In which we experience a simply beautiful artistic vision of early American life.
—What are we doing today, Mr. K?
Well, Sadie, I wanted to say a little more about Anne Bradstreet.
Sure. Why not?
—Well, I mean there’s a lot of stuff to cover. Don’t get me wrong: I really like Anne Bradstreet. But aren’t there other people so to talk about?
More than we can ever hope to get to. And it’s a problem: we have so little time together relative to what we’re supposed to cover. Coverage: the bane of a history’s teacher’s job. But every once in a while I think we need to pause and look at someone, at something, closely. Otherwise it will all go by in a blur.
—Plus Mr. K. has a crush on her.
Yeah, Emily, I kinda do. I’m not the only one who has. There was a poet named John Berryman about a half century ago who got a little carried away, in my opinion. There’s a lot to like with Anne Bradstreet. Maybe you’ll fall in love with her, too. Or maybe not. Either way, she’s worth considering.
The Tenth Muse, which we talked about the other day, was the only book that Anne Bradstreet published in her lifetime. In an important sense, though, that was just the beginning. It was only after the publication of that collection that she embarked on the period of greatest creativity in her life.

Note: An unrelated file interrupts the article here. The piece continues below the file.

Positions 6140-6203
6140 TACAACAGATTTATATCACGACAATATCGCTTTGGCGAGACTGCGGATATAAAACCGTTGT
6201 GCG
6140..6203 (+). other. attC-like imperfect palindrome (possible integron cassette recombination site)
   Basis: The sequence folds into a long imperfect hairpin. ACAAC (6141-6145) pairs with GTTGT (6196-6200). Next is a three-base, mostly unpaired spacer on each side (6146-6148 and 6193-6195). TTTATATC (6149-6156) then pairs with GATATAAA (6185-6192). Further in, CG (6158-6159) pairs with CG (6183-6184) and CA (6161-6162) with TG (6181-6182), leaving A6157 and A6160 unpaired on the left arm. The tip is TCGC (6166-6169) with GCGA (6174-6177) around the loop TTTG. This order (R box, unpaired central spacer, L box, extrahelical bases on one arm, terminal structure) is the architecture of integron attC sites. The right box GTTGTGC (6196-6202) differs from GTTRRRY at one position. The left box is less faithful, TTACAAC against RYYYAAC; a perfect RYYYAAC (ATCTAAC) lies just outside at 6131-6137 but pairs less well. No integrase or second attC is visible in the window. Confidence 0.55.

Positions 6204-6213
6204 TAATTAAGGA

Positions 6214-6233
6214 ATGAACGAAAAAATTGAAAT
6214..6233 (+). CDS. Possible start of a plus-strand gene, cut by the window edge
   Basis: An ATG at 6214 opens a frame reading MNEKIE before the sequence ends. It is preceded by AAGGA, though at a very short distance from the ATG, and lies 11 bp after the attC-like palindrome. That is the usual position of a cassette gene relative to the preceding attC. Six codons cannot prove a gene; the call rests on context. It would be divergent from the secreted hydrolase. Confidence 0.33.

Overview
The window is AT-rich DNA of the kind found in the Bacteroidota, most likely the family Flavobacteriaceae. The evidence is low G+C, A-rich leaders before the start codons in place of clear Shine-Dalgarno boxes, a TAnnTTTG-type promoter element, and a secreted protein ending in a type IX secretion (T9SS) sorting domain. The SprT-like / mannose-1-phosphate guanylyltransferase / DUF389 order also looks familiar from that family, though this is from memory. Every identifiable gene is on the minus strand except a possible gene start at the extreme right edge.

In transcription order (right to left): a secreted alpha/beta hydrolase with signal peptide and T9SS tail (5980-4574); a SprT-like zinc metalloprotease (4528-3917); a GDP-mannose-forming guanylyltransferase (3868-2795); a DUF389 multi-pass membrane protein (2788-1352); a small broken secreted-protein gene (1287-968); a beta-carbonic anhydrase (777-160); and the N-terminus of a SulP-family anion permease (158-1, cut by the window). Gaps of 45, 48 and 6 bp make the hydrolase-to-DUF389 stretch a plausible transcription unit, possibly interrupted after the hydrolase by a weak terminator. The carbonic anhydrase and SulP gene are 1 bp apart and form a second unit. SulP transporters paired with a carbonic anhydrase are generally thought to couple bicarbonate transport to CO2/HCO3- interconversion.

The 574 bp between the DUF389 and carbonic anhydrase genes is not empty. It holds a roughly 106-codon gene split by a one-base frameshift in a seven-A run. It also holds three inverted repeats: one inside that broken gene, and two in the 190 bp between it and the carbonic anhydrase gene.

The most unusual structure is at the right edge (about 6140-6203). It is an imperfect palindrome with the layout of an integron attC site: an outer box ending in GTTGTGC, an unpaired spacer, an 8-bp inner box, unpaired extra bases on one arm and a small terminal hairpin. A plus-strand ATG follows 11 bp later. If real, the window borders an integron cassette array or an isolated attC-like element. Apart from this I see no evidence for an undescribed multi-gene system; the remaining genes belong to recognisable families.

To at least some extent, that flowering happened because of her book. Its initial publication spurred her to write more poems for a second edition, which would not appear until 1678, six years after her death. One such poem, “The Author to Her Book,” was a direct response to the publication of The Tenth Muse—and an indication of where her work was heading. Read along with me:
Thou ill-formed offspring of my feeble brain, Who after birth didst by my side remain Till snatched from thence by friends, less wise than true Made thee in rags, halting to th’ press to trudge Where errors were not lessened (all may judge)
You tell me, kids: what’s happening here?
—She’s talking about her baby.
—No she’s not.
—Yes she is. She’s talking about her “offspring.”
—She doesn’t mean that literally, Jonah. It’s the offspring of her brain. In other words, her book.
What’s she saying about the book?
—That it’s not very good.
Right. What do you make of the “friends less wise than true?”
—That her friends are being nice to her, even though the book isn’t very good.
—I don’t get the rags thing.
Paper at the time was made from rags. She’s a little embarrassed by how her ideas—her brainchild, as it were—looks once it gets published. “Yet being my own, at length affection would / Thy blemishes amend, if so I could.” She’s embarrassed, but she can’t help love the offspring of her brain. The artist was at heart a mother.